2. Pick a name for your project

  3. Select AWS as the provider

  4. Select your usual region

  5. We’ll deploy a small cluster of t3.nano scaling between 1 and 3 machines. You can always come back to it and launch something more serious afterwards :)

  6. Enter your ssh public key (cat ~/.ssh/id_rsa.pub to get it real quick on most systems). It should look like ssh-rsa BLABLABLA .

  7. Select your brand new cloudskiff-dev-eks repo

  8. Hit Save

You should land back to your dashboard, and tadaaaam: our project is there.

9. Hit Deploy! Our project will start, and we can monitor the progress in the Logs.

5. Relax and check out the Terraform code we’ve generated

See that github logo? Hit it and you’ll land on your cloudskiff-dev-eks repository. The Terraform code that is executing right now has been stored on that repo. That means it is versioned, traced, and in case there is trouble you can roll back to older versions. GitOps become easier.

Some basic, but clean, Terraform code has been generated

Meanwhile, AWS is doing its thing, starting the EKS cluster, VPCs, autoscaling groups described in this Terraform.

I am guessing you already are using AWS routinely, and you have the AWS CLI setup. Let’s take a look at that.

6. Setup your local environment

 

All you need to do is :

  1. Create a CloudSkiff profile in your AWS credentials file, so that you can access your machines with your cloudskiff IAM.

aws_access_key_id = ..#you probably already have something here

 

aws_secret_access_key = #here too

#Create this

[cloudskiff]

 

aws_access_key_id = ..

aws_secret_access_key = .. # told you we'd need that later

2. Set your local environment variables $KUBECONFIG and $AWS_PROFILE .

KUBECONFIG should contain the path to your kubeconfig file. We will download it from CloudSkiff later, so let’s just prepare a folder to save it, for example $HOME/code/cloudskiff/config/aws and define the KUBECONFIG to point to the file.

export AWS_PROFILE=cloudskiff;

#the path to where you will store your kubeconfig file

export KUBECONFIG=$HOME/code/cloudskiff/config/aws/kubeconfig-dev-cluster;

7. Connect

 

Wait a few minutes (10–15) for AWS to assign resources. At some point, your project will be deployed (you will see a green ball in the UI).

1. Get the kubeconfig from the CloudSkiff dashboard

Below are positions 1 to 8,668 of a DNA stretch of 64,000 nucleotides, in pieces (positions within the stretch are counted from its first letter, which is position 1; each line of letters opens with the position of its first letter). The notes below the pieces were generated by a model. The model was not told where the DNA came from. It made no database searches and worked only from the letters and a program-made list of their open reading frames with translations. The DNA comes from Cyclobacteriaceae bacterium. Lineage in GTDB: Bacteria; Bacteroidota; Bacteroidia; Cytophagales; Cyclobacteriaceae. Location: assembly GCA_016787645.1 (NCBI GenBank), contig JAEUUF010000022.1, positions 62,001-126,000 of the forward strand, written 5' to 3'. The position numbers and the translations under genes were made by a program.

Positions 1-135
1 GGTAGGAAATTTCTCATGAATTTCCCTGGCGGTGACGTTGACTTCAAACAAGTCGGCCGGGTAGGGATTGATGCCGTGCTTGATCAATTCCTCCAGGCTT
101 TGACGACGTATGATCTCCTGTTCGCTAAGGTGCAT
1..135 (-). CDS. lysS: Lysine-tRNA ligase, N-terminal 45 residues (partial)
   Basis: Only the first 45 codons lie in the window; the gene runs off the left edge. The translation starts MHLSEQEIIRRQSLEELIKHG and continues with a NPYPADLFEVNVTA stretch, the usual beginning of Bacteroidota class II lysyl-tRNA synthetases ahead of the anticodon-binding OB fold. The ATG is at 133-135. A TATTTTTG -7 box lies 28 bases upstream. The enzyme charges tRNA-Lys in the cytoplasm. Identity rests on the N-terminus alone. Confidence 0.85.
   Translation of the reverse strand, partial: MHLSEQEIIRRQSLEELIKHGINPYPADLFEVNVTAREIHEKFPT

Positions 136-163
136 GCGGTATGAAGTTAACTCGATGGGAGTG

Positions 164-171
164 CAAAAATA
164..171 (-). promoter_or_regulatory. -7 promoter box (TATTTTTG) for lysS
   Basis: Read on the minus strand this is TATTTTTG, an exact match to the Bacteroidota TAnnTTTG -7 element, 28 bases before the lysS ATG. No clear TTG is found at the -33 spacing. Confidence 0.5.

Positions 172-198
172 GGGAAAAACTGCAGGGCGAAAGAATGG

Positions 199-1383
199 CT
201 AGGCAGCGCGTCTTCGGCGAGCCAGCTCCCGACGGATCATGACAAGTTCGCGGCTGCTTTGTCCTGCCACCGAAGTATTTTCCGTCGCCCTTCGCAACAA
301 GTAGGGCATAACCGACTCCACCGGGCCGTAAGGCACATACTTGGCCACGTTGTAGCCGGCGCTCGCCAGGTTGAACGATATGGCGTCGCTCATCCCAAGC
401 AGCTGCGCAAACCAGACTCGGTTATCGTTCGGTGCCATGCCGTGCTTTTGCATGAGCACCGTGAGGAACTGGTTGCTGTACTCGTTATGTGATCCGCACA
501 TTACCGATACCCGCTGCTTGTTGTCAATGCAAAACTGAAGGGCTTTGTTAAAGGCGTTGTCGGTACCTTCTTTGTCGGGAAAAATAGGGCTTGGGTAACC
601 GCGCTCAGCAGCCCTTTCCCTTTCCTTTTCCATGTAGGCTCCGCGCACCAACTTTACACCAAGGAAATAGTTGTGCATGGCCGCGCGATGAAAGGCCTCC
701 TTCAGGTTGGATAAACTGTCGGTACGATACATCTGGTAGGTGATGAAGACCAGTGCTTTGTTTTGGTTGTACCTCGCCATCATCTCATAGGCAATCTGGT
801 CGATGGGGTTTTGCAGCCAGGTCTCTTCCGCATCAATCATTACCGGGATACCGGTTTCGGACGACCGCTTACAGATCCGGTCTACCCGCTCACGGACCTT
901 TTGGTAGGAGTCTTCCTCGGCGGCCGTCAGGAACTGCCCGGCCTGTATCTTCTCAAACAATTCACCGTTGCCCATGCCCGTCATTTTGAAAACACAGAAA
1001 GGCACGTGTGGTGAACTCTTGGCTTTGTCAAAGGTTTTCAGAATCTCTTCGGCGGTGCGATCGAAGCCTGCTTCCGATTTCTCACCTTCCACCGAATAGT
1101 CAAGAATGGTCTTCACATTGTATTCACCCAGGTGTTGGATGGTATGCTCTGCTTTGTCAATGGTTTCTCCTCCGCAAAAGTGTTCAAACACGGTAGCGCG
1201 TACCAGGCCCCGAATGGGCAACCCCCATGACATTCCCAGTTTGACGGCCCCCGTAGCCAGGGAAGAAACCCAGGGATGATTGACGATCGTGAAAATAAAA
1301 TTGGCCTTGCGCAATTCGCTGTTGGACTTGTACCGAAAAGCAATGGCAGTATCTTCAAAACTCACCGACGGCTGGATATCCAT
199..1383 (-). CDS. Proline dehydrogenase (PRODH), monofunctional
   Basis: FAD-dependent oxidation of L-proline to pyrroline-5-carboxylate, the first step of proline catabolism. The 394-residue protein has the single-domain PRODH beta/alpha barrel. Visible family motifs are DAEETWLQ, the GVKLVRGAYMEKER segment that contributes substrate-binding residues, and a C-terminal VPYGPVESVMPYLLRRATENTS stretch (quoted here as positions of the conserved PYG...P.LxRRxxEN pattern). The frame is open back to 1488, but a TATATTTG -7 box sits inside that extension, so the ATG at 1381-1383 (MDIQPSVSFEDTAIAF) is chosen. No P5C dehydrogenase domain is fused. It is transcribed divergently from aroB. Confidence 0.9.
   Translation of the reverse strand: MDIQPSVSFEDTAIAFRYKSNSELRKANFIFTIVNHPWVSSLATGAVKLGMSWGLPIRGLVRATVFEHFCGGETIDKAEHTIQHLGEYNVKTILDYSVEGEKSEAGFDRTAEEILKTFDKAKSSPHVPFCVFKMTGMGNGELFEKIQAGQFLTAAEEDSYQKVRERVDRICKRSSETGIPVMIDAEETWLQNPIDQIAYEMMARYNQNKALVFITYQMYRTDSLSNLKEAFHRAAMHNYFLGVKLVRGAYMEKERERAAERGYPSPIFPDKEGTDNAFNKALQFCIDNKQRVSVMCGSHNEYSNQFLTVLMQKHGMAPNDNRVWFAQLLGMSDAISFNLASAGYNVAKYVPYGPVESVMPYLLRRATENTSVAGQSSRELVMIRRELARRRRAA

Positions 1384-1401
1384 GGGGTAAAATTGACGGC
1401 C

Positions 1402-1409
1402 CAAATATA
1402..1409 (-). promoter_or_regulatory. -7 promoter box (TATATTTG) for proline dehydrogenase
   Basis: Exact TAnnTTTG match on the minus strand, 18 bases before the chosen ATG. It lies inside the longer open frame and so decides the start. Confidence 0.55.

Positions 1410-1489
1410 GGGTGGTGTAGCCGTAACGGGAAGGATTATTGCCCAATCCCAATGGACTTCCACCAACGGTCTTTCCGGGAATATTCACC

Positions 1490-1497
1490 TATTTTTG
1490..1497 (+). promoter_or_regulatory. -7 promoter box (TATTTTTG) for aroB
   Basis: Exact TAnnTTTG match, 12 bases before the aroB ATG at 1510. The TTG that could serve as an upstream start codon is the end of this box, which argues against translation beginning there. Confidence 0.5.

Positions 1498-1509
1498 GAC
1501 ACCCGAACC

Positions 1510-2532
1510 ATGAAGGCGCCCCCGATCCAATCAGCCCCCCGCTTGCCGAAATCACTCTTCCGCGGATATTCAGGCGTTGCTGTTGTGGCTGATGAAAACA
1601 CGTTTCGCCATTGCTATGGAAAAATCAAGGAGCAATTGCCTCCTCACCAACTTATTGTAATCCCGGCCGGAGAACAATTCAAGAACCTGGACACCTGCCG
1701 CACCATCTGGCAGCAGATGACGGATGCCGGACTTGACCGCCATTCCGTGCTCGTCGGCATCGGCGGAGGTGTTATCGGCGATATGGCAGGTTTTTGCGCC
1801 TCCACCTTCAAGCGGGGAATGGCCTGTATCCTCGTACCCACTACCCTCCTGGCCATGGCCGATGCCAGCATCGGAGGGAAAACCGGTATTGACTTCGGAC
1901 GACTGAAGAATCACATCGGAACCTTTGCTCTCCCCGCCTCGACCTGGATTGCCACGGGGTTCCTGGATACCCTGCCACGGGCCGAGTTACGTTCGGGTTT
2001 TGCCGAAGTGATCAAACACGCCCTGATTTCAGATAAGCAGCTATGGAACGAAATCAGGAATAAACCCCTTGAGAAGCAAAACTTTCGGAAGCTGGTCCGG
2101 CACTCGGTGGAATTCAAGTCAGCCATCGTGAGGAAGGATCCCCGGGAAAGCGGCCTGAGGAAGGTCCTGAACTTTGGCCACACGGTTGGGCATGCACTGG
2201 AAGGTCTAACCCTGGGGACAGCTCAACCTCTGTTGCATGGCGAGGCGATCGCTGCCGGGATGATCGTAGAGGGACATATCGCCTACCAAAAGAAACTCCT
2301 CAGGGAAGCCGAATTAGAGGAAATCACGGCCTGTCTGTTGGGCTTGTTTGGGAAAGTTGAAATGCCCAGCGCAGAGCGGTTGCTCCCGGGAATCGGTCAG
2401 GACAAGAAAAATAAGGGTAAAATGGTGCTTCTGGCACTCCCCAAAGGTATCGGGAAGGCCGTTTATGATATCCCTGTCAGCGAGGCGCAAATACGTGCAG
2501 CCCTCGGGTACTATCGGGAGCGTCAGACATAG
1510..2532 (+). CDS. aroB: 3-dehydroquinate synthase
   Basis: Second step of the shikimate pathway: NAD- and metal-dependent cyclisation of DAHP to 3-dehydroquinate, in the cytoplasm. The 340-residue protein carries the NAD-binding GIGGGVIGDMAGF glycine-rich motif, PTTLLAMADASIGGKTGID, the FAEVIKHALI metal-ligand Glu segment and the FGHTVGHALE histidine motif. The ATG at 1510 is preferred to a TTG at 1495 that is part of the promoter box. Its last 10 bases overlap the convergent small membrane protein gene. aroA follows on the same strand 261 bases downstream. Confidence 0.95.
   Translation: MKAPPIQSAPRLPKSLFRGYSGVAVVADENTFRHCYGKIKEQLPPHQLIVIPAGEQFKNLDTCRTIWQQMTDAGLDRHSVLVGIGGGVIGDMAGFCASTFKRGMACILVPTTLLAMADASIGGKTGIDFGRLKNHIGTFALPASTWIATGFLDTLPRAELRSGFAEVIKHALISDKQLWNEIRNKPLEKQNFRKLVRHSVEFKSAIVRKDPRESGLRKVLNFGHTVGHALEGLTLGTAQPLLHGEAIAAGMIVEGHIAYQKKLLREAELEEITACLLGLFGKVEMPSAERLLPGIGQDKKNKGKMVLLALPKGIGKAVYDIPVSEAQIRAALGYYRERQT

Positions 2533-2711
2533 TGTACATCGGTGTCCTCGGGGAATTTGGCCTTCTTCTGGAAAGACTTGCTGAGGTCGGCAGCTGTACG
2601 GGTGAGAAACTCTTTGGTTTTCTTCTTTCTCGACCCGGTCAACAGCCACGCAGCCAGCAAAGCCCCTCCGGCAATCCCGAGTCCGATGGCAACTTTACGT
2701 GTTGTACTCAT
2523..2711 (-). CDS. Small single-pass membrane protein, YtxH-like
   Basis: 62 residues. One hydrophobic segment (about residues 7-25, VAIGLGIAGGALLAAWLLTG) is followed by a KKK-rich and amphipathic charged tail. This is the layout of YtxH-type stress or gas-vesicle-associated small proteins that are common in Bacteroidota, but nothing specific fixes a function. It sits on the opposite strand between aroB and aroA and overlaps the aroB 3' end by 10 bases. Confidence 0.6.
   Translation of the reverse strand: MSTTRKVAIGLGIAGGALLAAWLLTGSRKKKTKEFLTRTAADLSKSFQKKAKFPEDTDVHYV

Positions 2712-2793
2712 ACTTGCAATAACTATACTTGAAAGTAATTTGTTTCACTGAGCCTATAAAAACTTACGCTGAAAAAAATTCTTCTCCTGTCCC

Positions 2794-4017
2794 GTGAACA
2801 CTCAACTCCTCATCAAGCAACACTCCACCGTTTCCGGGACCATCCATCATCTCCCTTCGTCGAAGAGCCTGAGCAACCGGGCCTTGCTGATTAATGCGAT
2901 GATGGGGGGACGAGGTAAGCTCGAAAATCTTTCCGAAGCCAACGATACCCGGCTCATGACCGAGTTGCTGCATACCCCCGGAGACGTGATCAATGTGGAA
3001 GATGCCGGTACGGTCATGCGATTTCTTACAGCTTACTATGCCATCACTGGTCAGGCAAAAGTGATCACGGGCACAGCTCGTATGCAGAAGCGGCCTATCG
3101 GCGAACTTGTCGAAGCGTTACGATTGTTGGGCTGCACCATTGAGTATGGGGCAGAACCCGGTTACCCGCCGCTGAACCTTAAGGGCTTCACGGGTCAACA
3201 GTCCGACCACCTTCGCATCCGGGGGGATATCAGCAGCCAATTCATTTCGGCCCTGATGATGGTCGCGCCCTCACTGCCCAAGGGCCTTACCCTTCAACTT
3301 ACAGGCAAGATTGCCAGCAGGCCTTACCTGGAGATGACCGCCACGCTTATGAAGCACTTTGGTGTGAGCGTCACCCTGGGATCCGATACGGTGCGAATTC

2. Rename it to kubeconfig-dev-cluster. Then move it to ~/code/cloudskiff/config/kubeconfig-dev-cluster or the place of your choosing, as long as it matches your $AWS_PROFILE.

3. Check: echo $AWS_PROFILE; echo $KUBECONFIG . It should output something like that:

AWS_PROFILE: cloudskiffKUBECONFIG

~/code/cloudskiff/config/aws/kubeconfig-dev-cluster

4. Now run kubectl get nodes , or k9s if you prefer. You’re in! Cluster deployed

(8. Destroy)

 

To destroy your cluster and cleanup everything, well: just hit theDestroy button on CloudSkiff. Everything will be cleaned up automatically and ready for a re-deploy!

Debrief

Reading this, you might think I took more than 2 min, because I sprayed screenshots everywhere.

Thinking about it, most of the things I did were just one-off for setup:

  1. (only once) Create a CloudSkiff account

  2. (only once) Create an IAM

  3. (only once) add it to CloudSkiff

  4. (only once) add permissions on a new infra as code Github repo

  5. Select 5 options

  6. Press a Deploy button

  7. (only once) make sure my local AWS profile was configured

  8. Get a kubeconfig

  9. Connect!

 

Only 5, 6, 8, 9 are steps you need to do for each deployment, and they are mostly buttons to press or single lines of command.

 

I hope you liked that! We haven’t looked in detail in the terraform code together, so I will keep that for an upcoming post.

 

Don’t hesitate to reach out about this tutorial!

I am at <my-weird-first-name>@cloudskiff.com

Malo Marrec

CloudSkiff is a CI/CD for Terraform, on steroids.

One platform to rule it all.

Automate your GitOps workflow | Empower your team members

Control your costs